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What would it take to have a new large civil aircraft manufacturer besides Boeing and Airbus, that is not state sponsored (C919, MC-21)

In other words, what are the chances a new company would break into the market? What would it take?

If you look at the US past aircrafts, there is an abundance of companies producing large civil aircraft: Boeing, Convair, Douglas, Lockheed, Martin. Then there were the French, the British and the Russian manufacturers. Now there is Boeing and Airbus. Embraer and Bombardier are producing rather small planes for today's standards, even if they are impressive compared to historic planes.

The regional jet market is a lot more competitive, with the CRJs and ERJs under pressure from MRJ, SJ-100 and ARJ. Could one of those companies successfully grow into Boeing and Airbus market?

What are the chances a start-up, with no state money, will come to market with a new 100+ seats plane in the next 20-30 years? Could a SpaceX type of company be successful in the airplane manufacturing industry?

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    $\begingroup$ Question: How do you make a small fortune in the airline business? Answer: You start with a large fortune. $\endgroup$ – Terry Aug 25 '15 at 5:07
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    $\begingroup$ You are comparing aircraft manufacturers and SpaceX. Without NASA money there wouldn't be any SpaceX. Thus, the whole question is based on a false premise. The aerospace industry is, in general, subsidized by governments. $\endgroup$ – Deer Hunter Aug 25 '15 at 7:33
  • $\begingroup$ The one company that I've always expected to jump into this business is GE. I wonder why they don't. They have the deep pockets & the aviation connections from their engines division. Besides they are already into heavy industries that would give them the talent & facilities for constructing 100+ PAX aircraft. $\endgroup$ – curious_cat Aug 25 '15 at 8:16
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    $\begingroup$ @curious_cat why would they throw away a few billion at designing and marketing an aircraft that would compete with other aircraft they already make a few billion on supplying the engines? $\endgroup$ – jwenting Aug 25 '15 at 10:01
  • $\begingroup$ @jwenting Which aircraft does GE make that a 100+ seat model would compete with? To me it sounded forward integration. $\endgroup$ – curious_cat Aug 25 '15 at 12:14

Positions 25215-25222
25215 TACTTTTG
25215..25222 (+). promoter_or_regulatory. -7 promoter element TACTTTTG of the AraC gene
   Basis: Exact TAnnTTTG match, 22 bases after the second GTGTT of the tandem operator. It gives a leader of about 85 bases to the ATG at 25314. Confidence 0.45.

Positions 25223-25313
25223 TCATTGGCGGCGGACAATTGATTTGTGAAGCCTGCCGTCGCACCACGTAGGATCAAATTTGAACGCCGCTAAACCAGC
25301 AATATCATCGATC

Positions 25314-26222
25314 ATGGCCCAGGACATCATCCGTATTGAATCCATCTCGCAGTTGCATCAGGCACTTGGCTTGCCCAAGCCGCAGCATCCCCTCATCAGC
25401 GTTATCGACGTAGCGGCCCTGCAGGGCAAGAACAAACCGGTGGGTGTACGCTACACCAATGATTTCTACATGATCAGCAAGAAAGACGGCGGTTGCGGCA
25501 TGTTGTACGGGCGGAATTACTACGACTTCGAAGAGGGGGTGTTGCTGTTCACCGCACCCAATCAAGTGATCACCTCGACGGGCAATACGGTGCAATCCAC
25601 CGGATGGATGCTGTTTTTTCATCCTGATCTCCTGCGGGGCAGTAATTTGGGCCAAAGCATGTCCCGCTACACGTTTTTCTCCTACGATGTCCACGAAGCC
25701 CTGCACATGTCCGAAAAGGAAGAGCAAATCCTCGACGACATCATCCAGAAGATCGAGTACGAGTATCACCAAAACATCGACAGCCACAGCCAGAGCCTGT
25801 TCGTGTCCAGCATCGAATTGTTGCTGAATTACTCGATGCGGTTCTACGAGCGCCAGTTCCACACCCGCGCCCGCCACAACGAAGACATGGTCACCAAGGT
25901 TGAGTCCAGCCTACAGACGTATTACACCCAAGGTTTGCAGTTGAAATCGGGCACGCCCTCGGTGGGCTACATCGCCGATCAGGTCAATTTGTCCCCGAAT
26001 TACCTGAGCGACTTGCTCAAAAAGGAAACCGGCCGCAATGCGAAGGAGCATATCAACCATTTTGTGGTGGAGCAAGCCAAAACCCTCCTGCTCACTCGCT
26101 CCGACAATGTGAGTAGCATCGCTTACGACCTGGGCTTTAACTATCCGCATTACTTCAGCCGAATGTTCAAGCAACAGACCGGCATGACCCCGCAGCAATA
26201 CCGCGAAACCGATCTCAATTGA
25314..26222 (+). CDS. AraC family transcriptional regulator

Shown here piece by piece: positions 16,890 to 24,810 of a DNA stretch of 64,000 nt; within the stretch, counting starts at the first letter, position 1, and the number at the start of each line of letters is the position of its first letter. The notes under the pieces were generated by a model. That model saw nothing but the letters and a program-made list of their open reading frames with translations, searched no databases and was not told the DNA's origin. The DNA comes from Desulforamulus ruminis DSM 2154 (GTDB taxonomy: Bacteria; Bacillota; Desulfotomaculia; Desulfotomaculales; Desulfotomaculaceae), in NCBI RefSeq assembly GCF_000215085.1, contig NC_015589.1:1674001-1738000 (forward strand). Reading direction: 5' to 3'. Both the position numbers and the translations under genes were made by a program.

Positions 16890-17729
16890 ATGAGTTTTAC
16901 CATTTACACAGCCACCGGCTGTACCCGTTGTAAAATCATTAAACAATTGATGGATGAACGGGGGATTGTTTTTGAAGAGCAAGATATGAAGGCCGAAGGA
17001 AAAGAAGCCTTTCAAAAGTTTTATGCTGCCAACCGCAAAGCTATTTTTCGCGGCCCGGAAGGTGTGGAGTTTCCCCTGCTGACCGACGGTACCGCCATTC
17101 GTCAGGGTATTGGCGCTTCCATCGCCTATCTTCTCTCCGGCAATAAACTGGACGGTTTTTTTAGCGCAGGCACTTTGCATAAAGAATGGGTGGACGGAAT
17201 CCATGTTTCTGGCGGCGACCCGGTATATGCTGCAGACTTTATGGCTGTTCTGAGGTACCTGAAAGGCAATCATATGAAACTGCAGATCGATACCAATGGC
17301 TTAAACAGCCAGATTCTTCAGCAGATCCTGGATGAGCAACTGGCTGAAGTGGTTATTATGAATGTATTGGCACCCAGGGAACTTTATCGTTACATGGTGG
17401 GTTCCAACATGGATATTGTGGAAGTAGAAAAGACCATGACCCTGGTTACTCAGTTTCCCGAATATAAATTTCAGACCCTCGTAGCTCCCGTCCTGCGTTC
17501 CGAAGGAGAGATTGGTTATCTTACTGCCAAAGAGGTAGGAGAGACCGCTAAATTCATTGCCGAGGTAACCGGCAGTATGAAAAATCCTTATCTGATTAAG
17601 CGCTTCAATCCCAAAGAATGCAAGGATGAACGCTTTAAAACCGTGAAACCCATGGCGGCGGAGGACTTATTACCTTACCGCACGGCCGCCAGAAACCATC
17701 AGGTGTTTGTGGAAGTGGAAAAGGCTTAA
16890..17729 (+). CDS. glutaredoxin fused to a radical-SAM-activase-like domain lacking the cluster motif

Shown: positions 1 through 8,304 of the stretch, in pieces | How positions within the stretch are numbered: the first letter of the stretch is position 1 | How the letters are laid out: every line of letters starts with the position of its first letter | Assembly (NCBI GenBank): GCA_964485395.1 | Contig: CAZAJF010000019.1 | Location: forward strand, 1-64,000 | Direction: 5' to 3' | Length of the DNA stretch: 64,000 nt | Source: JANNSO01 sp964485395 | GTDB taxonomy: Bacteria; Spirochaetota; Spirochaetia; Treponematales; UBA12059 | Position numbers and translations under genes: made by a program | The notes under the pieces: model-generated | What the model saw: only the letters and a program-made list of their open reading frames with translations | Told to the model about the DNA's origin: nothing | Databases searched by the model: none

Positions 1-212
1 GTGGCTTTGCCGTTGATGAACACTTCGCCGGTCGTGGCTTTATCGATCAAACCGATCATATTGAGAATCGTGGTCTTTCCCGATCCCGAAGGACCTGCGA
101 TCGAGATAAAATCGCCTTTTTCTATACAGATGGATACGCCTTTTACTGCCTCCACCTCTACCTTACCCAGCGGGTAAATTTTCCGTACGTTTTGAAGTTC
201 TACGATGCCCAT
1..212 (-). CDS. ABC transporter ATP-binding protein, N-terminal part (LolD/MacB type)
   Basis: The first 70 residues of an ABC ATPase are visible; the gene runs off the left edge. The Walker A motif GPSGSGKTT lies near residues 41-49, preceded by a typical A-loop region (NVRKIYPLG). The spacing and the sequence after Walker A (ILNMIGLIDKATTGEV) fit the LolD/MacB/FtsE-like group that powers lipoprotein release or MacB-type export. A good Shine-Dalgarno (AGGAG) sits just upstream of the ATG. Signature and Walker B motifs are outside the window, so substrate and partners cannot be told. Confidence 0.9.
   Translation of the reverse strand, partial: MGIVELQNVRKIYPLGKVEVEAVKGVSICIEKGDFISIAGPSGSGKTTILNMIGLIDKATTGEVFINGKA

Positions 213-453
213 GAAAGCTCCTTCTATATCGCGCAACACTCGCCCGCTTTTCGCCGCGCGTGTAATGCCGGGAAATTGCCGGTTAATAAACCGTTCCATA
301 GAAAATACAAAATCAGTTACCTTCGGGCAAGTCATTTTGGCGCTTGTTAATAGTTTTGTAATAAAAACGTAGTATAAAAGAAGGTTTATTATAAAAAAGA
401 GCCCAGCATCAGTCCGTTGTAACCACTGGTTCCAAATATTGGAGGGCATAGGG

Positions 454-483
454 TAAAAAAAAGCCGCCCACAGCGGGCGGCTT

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What are the chances a start-up, with no state money, will come to market with a new 100+ seats plane in the next 20-30 years?

If you count Bombardier, the chances are roughly 100%. The Bombardier C-Series, which will seat 140 (160 max,) is scheduled to enter service within this year (2015.) However, Bombardier is hardly a 'start-up' in the normal sense.

Bombardier C-Series
Bombardier C-Series Mock-Up (Source: Wikipedia)

For a real start-up (e.g. a SpaceX-style company,) the chances will be much more slim. It takes billions of dollars worth of investments to design a modern commercial airliner before you will ever see the first dime of revenue. Start-ups generally won't have access to that kind of money until they have had time to mature and developed a steady revenue stream from other successful products (which is how Bombardier is doing it.)

Could a SpaceX type of company be successful in the airplane manufacturing industry?

That depends greatly on the type of airplanes in question. Undoubtedly, this is possible in the light general aviation market. Several such companies have come and gone over the years. One interesting start-up that is planning to enter production soon is Terrafugia, a start-up from MIT, which is building aircraft that fold up into street-legal cars that can just drive away from the airport and park in your garage. However, the larger airliner market is a completely different ballgame, involving development costs that are orders of magnitude higher. Start-ups have a difficult time getting started in markets with such huge barriers to entry.

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  • $\begingroup$ except that Bombardier is hardly a startup AND is heavily state backed (or at least used to be, not sure about now that they're well established and have been a successful business for decades). $\endgroup$ – jwenting Aug 25 '15 at 14:40
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This question is much more about economics than about aviation. What would it take to have a new large civil aircraft manufacturer? It is a question of economics, and the analysis is essentially indifferent to the industry, per se.

No surprise that the regional market is more competitive, in the sense that there are more aircraft manufacturers. Generally, as aircraft increase in size they become more difficult to produce while the market for them grows smaller.

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